Tuesday, May 13, 2014

A Culture of Distrust

Image courtesy of Pixabay
What does a culture of distrust look like?

I've written a lot about trust in my blog over the last several years, much of it devoted to how it relates to the customer experience and customer relationships; there have been a few posts about trust and the employee experience, as well. But I think it's time to punctuate this latter thought.

We talk and write about a culture of trust and its impact on employee engagement and, as a result, on the customer experience. But what about a culture of distrust? It's certainly not something someone brags about, but it exists. It's completely opposite of a trust culture. And it's quite toxic.

How do we get there? Very easily and very quickly, unfortunately. Especially when the wrong leadership is in place. Have you ever had an executive or an executive team that just sucked the life out of your employees, out of your culture? This is absolutely, 110% a leadership issue. Are employees smart enough to realize when the culture has turned sour, when executives no longer trust them to do the job they were hired to do? I think so. And I think they're smart enough to leave, knowing there's nothing they can do about it. Remember, employees don't leave companies; they leave (bad) managers. Or bad executives.

Why is this a big deal? Well, you know all the talk about employee engagement, or more likely, disengagement? It's important because trust is a precursor to loyalty and engagement. Without trust, there can be no engagement.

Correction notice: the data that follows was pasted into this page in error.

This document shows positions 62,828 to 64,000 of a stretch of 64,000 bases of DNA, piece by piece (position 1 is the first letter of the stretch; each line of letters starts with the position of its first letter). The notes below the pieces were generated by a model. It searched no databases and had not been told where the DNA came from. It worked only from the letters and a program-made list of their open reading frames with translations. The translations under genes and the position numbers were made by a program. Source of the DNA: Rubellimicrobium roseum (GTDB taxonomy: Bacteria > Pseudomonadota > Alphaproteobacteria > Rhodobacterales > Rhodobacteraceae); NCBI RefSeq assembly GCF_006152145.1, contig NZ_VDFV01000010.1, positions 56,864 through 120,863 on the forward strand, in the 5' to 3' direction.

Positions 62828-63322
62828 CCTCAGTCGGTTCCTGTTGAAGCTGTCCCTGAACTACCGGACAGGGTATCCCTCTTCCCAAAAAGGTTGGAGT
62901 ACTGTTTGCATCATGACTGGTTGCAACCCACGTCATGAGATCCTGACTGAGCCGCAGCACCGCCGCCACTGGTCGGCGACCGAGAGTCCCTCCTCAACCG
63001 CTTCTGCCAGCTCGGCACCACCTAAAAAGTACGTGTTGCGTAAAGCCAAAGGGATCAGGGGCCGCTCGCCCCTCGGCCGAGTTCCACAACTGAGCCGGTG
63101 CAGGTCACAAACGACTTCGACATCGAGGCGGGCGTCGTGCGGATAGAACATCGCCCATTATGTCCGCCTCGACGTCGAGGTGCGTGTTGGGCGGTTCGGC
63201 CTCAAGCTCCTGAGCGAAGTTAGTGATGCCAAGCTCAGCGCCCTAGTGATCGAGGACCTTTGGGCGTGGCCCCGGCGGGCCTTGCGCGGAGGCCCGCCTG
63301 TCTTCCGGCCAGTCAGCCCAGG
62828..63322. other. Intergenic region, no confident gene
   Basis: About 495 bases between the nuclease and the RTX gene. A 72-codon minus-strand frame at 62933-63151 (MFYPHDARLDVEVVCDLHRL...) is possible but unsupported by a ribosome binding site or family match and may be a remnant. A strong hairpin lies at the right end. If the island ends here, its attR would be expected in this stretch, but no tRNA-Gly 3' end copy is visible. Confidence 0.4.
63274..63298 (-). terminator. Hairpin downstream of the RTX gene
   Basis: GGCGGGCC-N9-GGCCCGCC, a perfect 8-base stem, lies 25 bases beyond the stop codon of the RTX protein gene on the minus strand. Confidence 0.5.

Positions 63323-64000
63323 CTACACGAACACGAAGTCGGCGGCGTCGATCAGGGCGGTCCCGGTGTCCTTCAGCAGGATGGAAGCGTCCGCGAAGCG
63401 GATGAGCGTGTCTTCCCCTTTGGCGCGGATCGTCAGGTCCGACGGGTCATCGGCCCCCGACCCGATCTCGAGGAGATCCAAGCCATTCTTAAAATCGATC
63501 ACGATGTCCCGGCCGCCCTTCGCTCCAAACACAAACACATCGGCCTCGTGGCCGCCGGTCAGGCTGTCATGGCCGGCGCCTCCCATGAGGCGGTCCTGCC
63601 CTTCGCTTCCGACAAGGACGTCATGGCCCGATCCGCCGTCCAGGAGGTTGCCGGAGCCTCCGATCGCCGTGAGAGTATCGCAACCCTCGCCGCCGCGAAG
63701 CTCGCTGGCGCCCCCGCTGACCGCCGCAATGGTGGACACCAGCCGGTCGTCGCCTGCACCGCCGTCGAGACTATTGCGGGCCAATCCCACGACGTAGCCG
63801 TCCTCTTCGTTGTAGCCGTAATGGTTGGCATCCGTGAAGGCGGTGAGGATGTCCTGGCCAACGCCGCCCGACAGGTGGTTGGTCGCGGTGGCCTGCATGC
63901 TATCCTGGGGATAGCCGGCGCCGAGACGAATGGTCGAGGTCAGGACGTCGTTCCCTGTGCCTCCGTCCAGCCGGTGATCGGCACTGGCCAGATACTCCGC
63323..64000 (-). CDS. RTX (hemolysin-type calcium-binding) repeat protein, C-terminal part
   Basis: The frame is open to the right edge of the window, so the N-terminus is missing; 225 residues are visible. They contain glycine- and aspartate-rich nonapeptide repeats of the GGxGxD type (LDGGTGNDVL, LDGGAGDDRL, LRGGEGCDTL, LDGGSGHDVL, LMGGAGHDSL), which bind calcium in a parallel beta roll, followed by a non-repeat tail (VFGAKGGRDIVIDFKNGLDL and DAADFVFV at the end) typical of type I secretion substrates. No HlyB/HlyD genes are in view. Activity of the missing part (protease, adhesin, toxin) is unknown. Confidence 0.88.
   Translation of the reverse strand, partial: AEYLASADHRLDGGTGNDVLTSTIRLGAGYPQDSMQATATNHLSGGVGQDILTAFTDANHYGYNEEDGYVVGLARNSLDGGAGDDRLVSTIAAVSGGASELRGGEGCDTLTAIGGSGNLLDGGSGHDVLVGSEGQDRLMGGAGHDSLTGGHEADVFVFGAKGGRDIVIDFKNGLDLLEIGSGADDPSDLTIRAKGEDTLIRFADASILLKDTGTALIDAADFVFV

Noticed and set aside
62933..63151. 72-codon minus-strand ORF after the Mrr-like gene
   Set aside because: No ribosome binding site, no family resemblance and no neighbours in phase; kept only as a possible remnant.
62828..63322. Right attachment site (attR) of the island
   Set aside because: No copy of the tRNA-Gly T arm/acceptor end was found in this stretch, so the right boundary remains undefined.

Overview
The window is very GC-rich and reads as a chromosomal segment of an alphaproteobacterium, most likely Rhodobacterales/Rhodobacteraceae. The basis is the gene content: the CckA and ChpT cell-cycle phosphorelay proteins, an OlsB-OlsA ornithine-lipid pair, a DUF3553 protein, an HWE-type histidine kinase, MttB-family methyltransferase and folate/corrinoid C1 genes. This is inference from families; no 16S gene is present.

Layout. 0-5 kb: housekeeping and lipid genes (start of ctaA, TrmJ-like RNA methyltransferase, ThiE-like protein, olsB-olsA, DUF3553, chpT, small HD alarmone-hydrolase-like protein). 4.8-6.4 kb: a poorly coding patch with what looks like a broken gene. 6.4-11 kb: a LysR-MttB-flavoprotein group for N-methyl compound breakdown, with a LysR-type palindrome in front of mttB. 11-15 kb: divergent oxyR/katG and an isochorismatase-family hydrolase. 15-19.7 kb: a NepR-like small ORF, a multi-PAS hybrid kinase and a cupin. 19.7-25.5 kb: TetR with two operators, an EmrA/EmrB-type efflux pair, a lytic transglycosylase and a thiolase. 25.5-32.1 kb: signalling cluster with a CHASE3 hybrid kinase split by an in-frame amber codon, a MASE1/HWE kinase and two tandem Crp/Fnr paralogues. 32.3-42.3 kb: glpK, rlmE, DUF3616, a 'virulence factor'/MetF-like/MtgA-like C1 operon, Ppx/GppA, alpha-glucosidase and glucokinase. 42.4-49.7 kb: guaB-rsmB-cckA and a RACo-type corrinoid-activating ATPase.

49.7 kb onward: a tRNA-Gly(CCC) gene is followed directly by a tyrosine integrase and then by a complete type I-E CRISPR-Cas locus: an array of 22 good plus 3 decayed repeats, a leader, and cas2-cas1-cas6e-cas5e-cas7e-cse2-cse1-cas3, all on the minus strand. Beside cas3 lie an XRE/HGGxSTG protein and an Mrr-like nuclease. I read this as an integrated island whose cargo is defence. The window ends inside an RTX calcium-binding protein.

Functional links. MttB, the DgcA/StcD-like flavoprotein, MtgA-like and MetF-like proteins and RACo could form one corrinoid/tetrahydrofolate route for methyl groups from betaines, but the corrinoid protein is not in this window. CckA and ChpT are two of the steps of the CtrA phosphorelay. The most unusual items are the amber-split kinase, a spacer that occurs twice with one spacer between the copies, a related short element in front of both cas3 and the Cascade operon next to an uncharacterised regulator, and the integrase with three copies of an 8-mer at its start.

What does an organization with a culture of distrust look like? What are some of the things happening behind closed doors?
  • There is a serious lack of trust. This is obvious, but it needs to be stated. 
  • Another given is that solid, trusted leadership is a myth in such cultures. Trust is a two-way street. It must be earned. Actions and behaviors must reflect the desire to earn that trust.
  • At the same time, there is a lack of integrity among leaders.
  • Executives and managers micromanage employees. They don't trust them to produce anything worthy of "shipping," as Seth Godin would say, so everything must have executive sign-off before it is distributed, even internally.
  • As a result, employees are paranoid.
  • Clearly, employees are not empowered to do anything.
  • Employees are monitored. Everything they do is tracked. Timesheets are not just for project profitability but for tracking and monitoring. Computers are tapped into to make sure they only do what they're "supposed to be doing."
  • Lack of clarity. Employees don't know what it is that they are "supposed to be doing." Or why.
  • Closely tied to that is no vision or, if there is one, it is not communicated.
  • There is a general lack of communication.
  • If there is communication, it is not open and candid, nor is there any transparency.
  • There is a lack of praise and recognition.
  • Contributions are not acknowledged or celebrated.
  • Office politics are rampant.
  • Lawyers and legalese prevail. 
  • As do policies, processes, and scripts. O my. Rather than providing guidelines to work within, employees are constantly reminded to adhere to the script.
  • Employees waste a lot of time complaining to each other about how bad things are.
  • Mistakes are viewed as failure, rather than learning opportunities, and often end in termination.
  • Employees aren't asked for feedback about the employee experience or about anything else.
 The ear of the leader must ring with the voices of the people. -Woodrow Wilson

What are some of the outcomes of such a culture?
  • Employees are not happy.
  • Employees are disengaged.
  • Productivity declines.
  • Employees quit.
  • Employees don't recommend others to work for the company.